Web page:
Aba Defar

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  • Location:

    HIghlands, Ethiopia

  • Status:

    Extant

  • Artist:
About the Artist/Site

Defar, a former weaver, recounted that he had a dream in 1959 in which he saw the Holy Spirit. This dream included images of a mountain church carved out of a slick rock face, yet he was at a loss as to how to interpret it. After continuing to experience this same dream for thirty more years, he had a vision of a hermit dressed in white. Holding a long cross, the hermit urged Defar to honor the predicted coming of the Messiah, the “Chosen One;” as he spoke, a white dove, Christian symbol of the Holy Spirit, landed on his shoulder. This vision was repeated a second time, and Defar, himself an Orthodox Christian, interpreted it as a religious directive, mandating him to carve churches on the side of the mountain. He left his family and began to concentrate on his mission.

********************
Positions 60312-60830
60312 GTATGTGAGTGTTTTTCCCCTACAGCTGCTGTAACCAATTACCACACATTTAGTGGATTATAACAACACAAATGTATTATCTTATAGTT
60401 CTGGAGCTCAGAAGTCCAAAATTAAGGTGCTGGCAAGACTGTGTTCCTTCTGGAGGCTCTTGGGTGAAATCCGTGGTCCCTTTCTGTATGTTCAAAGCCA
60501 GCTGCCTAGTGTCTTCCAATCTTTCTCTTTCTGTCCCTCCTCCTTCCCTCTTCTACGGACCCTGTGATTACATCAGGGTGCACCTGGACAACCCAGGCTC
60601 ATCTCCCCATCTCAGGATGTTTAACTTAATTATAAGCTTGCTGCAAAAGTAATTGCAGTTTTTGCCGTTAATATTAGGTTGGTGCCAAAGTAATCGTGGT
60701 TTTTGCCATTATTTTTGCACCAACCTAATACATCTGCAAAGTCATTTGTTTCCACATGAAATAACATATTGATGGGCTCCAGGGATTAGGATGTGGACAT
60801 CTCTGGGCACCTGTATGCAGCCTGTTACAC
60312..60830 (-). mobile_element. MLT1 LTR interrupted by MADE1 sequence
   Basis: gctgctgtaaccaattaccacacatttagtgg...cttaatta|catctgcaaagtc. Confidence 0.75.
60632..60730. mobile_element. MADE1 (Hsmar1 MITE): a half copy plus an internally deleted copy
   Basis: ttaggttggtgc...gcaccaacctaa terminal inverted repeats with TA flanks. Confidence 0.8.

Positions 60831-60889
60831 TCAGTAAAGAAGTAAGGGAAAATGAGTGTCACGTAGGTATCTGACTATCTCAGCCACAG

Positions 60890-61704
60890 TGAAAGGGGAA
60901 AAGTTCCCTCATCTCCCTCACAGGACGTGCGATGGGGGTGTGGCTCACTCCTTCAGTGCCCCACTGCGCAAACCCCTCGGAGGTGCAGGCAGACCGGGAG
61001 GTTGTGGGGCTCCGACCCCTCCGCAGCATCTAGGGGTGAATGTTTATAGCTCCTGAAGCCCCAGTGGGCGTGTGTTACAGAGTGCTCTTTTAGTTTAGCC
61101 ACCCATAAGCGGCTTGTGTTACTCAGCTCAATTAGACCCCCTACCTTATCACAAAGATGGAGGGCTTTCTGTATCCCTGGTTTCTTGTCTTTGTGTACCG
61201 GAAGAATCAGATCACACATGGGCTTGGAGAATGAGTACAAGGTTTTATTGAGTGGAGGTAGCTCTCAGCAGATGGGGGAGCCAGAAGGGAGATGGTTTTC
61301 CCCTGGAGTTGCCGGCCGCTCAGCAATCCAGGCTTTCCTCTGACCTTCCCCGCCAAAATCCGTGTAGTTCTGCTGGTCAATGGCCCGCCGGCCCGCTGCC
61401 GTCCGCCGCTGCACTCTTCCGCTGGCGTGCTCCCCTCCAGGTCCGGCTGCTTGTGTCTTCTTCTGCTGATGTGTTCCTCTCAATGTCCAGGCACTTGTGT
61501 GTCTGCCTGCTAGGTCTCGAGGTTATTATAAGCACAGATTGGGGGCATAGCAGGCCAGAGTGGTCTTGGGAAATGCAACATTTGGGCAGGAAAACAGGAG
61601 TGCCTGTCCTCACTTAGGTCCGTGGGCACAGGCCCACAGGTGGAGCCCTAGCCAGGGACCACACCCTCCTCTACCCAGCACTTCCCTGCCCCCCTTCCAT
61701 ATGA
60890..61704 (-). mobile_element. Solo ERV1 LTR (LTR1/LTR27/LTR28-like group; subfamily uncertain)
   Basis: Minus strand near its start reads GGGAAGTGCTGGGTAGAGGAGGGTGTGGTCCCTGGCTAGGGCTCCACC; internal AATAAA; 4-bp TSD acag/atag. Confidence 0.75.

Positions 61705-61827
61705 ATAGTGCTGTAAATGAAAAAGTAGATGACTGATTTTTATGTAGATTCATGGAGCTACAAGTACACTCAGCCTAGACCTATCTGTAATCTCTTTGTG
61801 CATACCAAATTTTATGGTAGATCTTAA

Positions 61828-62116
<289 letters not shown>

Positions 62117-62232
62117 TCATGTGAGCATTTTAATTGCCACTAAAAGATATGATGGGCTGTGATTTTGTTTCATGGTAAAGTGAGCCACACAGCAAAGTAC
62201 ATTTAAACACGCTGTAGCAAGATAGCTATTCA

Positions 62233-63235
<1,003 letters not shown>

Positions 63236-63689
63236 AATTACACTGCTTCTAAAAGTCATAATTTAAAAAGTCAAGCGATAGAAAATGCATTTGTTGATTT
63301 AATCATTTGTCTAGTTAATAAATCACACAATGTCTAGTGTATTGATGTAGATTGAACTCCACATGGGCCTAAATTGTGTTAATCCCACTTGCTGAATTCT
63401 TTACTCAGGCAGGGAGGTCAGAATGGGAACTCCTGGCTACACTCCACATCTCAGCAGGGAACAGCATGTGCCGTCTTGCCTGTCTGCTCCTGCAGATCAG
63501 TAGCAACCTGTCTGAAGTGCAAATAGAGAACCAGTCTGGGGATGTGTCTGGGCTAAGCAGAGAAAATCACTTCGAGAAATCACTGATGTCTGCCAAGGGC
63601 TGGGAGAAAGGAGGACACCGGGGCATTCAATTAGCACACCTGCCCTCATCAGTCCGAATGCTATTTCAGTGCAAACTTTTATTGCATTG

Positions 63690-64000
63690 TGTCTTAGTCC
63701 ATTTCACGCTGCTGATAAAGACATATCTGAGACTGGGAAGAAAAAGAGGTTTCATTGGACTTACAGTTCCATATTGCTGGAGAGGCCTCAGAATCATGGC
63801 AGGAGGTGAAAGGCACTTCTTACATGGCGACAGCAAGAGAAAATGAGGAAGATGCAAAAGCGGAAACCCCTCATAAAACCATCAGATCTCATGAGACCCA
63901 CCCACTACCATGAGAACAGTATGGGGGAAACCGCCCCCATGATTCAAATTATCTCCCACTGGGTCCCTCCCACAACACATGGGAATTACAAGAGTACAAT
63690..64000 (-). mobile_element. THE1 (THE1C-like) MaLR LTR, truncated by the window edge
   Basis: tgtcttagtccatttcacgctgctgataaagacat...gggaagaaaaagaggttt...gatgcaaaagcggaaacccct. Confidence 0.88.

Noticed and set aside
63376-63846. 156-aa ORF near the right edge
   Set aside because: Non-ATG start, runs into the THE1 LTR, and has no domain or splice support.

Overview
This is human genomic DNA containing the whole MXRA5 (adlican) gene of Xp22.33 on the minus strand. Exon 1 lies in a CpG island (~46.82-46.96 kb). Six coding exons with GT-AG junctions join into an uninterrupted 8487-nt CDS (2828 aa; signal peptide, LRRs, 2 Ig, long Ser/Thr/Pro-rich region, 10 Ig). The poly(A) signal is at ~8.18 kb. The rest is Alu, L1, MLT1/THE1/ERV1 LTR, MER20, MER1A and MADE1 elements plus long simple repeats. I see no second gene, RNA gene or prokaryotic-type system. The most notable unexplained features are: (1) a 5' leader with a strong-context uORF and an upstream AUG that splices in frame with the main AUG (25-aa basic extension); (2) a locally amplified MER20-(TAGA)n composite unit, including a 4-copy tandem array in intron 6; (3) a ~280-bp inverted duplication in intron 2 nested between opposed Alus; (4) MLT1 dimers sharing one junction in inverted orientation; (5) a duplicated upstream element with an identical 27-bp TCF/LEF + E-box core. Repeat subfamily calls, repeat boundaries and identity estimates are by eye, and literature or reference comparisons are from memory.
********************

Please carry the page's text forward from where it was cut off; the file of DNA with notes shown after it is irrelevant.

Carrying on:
Ethiopia, one of the earliest nations to adopt Christianity, is renowned for its rock-hewn churches, many centered in Lalibela in the Amhara region; in their style and layout they are understood to symbolically represent the holy city of Jerusalem. These churches, Coptic Christian pilgrimage sites, primarily date from the 12th and 13th centuries; eleven have been identified by UNESCO as sites of international cultural heritage.

Like Ethiopia’s monolithic churches from previous centuries, which were carved into the ground or into the side of a hill or mountain (single freestanding blocks of stone this size are rare), Aba Defar’s churches, four of which have been completed to date, are also created in-situ, where the rock-face naturally occurs. Yet unlike those historical masterpieces, Aba Defar works not with a team but on his own, using simple hand tools like picks and shovels. As of this writing he has completed four churches, each picked out from the sheer rock of the mountain face without the use of any external materials such as cement. Each measures roughly 5 x 10 meters (16 x 32 feet), and are generally more minimalist and austere in design than the historical examples.

~Jo Farb Hernández

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